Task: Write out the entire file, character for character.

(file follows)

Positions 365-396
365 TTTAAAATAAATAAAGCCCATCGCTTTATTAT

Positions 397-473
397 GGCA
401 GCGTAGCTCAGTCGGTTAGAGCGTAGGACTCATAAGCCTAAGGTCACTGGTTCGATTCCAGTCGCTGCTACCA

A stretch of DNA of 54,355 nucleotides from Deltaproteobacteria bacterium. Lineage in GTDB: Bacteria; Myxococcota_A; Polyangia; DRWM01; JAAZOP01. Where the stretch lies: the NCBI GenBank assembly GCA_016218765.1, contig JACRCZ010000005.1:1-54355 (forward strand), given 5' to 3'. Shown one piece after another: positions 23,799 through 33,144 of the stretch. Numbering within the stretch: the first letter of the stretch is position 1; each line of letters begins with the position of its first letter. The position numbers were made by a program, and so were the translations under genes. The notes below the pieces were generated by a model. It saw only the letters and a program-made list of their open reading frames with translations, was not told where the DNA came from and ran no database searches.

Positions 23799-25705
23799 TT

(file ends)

Positions 365-396
365 TTTAAAATAAATAAAGCCCATCGCTTTATTAT

Positions 397-473
397 GGCA
401 GCGTAGCTCAGTCGGTTAGAGCGTAGGACTCATAAGCCTAAGGTCACTGGTTCGATTCCAGTCGCTGCTACCA

A stretch of DNA of 54,355 nucleotides from Deltaproteobacteria bacterium. Lineage in GTDB: Bacteria; Myxococcota_A; Polyangia; DRWM01; JAAZOP01. Where the stretch lies: the NCBI GenBank assembly GCA_016218765.1, contig JACRCZ010000005.1:1-54355 (forward strand), given 5' to 3'. Shown one piece after another: positions 23,799 through 33,144 of the stretch. Numbering within the stretch: the first letter of the stretch is position 1; each line of letters begins with the position of its first letter. The position numbers were made by a program, and so were the translations under genes. The notes below the pieces were generated by a model. It saw only the letters and a program-made list of their open reading frames with translations, was not told where the DNA came from and ran no database searches.

Positions 23799-25705
23799 TT